The CDC estimates that each year roughly one out of six Americans (or 48 million people) get sick, 128,000 are hospitalized, and 3,000 die from food borne diseases. In 2011, the CDC has engaged with state and local public health partners in the investigation of 165 outbreaks and clusters of illness.
Most food borne outbreaks are local and many result from food being contaminated when it is being prepared or served by unwashed or improperly washed hands. Scientific evidence shows that preventing illness begins with the basics. Stay safe this holiday season by following these back to basics tips.
The CDC breaks the basics down into four main groups: Clean, Separate, Cook and Chill. We're going to break it down for you.
Illness-causing bacteria can survive all over your kitchen. This includes your hands, cooking utensils, and cutting boards.
It's important to wash everything the right way or you could spread bacteria to your food, and your family. Yuck!
Wash your hands for 20 seconds with soap and running warm or cool water. Rubs your hands together to lather up. Scrub the backs of your hands, in-between your fingers, and under your nails! Bacteria is sneaky! If you don't feel like counting to twenty, you can always hum "Happy Birthday" from start to finish, twice. Rinse your hands well and try using a clean towel or air dry.
When to Wash: This list might seem elementary, but you'd be surprised! You and your family should wash before eating food; before, during and after preparing food; treating a cut or wound; after caring for someone sick; after handling uncooked eggs, raw meat, poultry, seafood or their juices; after blowing your nose, coughing, or sneezing; after touching an animal or their waste; after touching garbage; and of course, after using the toilet.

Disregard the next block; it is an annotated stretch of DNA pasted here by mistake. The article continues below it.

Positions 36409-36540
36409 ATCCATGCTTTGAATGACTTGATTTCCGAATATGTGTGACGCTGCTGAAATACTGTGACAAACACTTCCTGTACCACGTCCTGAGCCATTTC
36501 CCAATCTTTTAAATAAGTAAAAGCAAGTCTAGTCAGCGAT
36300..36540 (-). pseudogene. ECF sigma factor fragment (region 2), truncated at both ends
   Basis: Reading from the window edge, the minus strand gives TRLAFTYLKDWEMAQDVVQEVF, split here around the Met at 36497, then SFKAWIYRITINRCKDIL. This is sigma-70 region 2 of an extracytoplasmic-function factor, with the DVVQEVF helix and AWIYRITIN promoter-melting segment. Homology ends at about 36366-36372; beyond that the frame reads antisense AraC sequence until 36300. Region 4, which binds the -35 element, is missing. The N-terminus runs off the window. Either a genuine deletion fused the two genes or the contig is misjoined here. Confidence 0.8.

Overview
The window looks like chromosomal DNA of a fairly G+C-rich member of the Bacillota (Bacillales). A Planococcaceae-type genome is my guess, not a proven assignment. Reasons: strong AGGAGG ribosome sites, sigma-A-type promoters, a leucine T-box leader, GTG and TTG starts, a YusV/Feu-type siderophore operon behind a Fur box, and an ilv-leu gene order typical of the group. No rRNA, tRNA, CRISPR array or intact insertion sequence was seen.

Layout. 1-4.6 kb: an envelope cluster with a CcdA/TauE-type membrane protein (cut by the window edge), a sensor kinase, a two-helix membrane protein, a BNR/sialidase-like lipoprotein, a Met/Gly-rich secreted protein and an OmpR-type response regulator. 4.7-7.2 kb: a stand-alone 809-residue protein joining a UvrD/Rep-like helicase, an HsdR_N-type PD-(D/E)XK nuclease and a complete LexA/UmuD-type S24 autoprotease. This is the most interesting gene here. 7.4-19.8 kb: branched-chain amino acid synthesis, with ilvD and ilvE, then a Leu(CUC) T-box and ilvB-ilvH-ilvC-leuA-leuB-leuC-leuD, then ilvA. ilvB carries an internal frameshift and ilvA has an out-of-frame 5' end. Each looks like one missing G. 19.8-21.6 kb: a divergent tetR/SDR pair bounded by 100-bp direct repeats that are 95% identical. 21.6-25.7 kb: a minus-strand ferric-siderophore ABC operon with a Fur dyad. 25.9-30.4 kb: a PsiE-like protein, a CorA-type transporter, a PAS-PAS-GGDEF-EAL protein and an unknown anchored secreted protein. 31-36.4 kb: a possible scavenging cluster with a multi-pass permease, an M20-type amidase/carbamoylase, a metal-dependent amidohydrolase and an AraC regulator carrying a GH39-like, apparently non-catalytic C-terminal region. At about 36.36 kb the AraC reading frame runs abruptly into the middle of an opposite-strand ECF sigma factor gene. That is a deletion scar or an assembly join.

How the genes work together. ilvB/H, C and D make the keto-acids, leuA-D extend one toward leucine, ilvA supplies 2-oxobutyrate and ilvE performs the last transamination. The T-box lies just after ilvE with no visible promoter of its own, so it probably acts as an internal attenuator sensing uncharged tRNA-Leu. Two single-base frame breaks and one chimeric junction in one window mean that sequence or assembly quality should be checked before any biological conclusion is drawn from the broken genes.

Wash surfaces and utensils after each use. You can use paper towels or clean cloths to wipe up kitchen surfaces or spills. You'll want to wash your cutting boards, dishes, utensils, and counter tops with hot, soapy water after preparing each food item and before you go on to the next item. This might seem like overkill, but better safe than sorry! When you're all done cooking, as an extra precaution, you can create a solution of 1 tablespoon of unscented, liquid chlorine bleach in 1 gallon of water to sanitize washed surfaces and utensils. There are greener solutions, too that you can use if you have allergies to bleach, or simply don't like bleach.
Wash your fruits and veggies but don't wash meat, poultry, or eggs! Even if you peel fruits and veggies you should always wash them because bacteria (and chemicals) can spread from the outside to the inside as you cut or peel them. Double yuck!
Why aren't you supposed to wash meat, poultry, and eggs? Washing raw meat and poultry helps bacteria spread, because their juices could splash onto and contaminate your sink and countertops. Commercial eggs are washed before they are sold. Any extra handling of the eggs, such as washing, could actually increase the risk of cross-contamination, especially if the shell becomes cracked.
Even if you've washed your hands, and cleaned your surfaces like we just suggested, unless you keep ready-to-eat foods separate from raw foods such as meat, poultry, seafood and eggs, you can still spread those nasty illness-causing bacteria. They are more than happy to propagate right there on your cutting board.
Use separate cutting boards and plates for produce and for meat, poultry, seafood, and eggs. Here is how you stop cross-contamination: 1) Use one cutting board for fresh produce and another for raw meat, poultry or seafood; 2) You can consider using specially designated plates and utensils for cooked and raw foods; 3) Always thoroughly wash your plates, utensils and cutting boards as we suggested above; 4) If your cutting board is wearing out, or has developed hard-to-clean grooves, it might be time to invest in a new one.